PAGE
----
The Socialist Party won 123 out of 350 seats in parliament with about 29 percent of votes, leaving it short of a majority but well ahead of the 85 seats it won in the last election in 2016.
Sanchez came to power in June following a no-confidence vote against conservative Prime Minister Mariano Rajoy, whose Popular Party took 66 seats compared to the 137 it won in the previous poll.
“The Socialists have won the general election, and with it, the future has won and the past has lost,” Sanchez told supporters at party headquarters in Madrid late Sunday.
But the result means Sanchez will need to form a coalition with hostile forces in order to govern.
For the past ten months, he governed through alliances with hard-left Podemos or separatist parties in Catalonia, whose refusal to back Sanchez’s 2019 budget led to Sunday’s snap polls.
Sanchez could also seek a deal with centre-right Ciudadanos (Citizens), whose 57 seats would secure an absolute majority. However, supporters of both parties would likely frown upon such a deal.
Ciudadanos leader Albert Rivera built his campaign on disparaging Sanchez, namely criticizing his attempts to negotiate with separatists parties from Catalonia in a bid to ease the north-eastern region’s secessionist crisis.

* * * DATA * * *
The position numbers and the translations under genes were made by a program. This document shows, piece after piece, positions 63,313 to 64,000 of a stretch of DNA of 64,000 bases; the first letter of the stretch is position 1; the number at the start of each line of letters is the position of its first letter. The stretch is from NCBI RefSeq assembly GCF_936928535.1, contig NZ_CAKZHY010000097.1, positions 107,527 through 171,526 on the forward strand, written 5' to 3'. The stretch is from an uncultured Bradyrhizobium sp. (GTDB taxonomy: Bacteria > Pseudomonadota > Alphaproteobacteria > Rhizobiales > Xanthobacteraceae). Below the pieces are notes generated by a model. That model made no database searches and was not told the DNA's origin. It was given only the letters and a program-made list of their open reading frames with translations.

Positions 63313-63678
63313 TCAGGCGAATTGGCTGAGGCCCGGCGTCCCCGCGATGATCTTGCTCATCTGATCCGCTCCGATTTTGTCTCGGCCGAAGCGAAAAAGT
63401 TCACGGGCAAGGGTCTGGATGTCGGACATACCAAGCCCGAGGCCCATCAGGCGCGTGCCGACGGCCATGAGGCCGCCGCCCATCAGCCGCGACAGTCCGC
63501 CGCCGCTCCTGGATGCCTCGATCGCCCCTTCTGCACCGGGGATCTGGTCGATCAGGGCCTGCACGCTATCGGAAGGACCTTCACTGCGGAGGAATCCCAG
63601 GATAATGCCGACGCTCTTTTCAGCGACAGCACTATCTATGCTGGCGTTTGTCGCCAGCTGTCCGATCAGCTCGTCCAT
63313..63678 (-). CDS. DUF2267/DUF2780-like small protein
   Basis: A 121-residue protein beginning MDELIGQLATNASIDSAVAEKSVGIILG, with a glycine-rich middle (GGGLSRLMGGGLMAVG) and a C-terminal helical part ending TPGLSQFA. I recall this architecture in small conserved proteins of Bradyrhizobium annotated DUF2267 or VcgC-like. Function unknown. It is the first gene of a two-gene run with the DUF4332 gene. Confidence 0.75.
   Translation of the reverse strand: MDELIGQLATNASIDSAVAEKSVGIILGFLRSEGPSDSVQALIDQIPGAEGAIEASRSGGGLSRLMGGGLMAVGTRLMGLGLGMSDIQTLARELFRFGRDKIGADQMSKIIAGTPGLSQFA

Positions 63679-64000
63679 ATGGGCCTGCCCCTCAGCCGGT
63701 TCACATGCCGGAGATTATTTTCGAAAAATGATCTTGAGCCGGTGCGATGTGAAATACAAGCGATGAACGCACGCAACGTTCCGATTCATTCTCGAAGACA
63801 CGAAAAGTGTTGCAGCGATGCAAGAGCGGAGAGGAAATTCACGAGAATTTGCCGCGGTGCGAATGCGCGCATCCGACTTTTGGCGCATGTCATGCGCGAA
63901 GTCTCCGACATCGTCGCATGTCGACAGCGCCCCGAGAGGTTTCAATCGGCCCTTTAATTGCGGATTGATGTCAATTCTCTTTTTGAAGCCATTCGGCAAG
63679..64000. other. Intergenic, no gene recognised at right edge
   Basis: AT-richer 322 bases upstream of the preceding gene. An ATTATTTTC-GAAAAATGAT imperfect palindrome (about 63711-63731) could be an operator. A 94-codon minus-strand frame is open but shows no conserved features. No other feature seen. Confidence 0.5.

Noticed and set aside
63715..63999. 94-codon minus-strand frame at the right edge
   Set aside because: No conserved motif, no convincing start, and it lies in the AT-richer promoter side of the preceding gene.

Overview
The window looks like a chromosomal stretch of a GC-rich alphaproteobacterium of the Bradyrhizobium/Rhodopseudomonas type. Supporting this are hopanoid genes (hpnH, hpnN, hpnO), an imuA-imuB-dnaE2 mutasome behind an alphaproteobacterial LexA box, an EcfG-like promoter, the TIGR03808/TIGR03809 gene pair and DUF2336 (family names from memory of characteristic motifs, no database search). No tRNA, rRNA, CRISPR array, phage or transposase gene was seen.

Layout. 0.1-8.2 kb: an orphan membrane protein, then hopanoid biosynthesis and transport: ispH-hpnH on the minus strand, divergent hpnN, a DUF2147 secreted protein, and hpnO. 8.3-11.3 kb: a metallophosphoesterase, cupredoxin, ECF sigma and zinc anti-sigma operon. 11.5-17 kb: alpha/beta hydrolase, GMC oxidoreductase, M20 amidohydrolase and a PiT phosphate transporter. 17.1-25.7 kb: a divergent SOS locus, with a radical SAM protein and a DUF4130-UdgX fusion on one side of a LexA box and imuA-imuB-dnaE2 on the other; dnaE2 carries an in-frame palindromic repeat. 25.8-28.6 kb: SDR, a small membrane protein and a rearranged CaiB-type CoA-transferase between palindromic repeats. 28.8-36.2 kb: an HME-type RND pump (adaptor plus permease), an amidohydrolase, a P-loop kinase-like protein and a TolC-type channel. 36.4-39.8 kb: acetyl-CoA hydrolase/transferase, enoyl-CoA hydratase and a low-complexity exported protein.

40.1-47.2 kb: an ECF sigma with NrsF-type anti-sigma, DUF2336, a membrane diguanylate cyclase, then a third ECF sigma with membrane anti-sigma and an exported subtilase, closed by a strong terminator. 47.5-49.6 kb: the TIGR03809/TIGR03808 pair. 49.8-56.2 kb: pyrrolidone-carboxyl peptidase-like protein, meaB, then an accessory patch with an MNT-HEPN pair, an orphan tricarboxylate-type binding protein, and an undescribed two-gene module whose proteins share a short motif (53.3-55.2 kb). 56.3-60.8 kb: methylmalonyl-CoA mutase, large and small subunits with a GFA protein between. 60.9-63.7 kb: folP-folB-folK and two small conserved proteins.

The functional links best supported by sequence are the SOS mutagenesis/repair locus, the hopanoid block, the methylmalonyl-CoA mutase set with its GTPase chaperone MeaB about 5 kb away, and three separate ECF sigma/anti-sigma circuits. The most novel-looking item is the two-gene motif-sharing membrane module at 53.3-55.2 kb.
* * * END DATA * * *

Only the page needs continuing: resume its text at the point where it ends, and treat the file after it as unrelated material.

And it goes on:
Far right surges on criticism over Catalan separatists
The crisis in Catalonia, which came to a head in an unauthorized independence referendum in 2017, also fuelled the rise of ultra-nationalist party Vox in the southern region of Andalusia.
During the campaign, Vox advocated the “defense of the Spanish nation to the end” and a hard line against Catalonian separatists.
The party took just over 10 percent of the ballot on Sunday, meaning Spain has its first significant far-right political force since the death of dictator Francisco Franco in 1975.
Opinion polls had predicted greater results, but party leader Santiago Abascal was more optimistic. “We can tell Spain with a complete calm that Vox has come to stay,” he told supporters.
Other right-wing parties attacked Sanchez for talking with separatists that they accuse of trying to break up Spain.
The instability provoked by Catalan separatism and its aftermath is likely to continue shaping Spanish politics, with two pro-independence parties growing their shared presence in parliament from 17 to 22 seats on Sunday.
The five newly elected separatists are in jail and are currently being tried at Spain’s Supreme Court.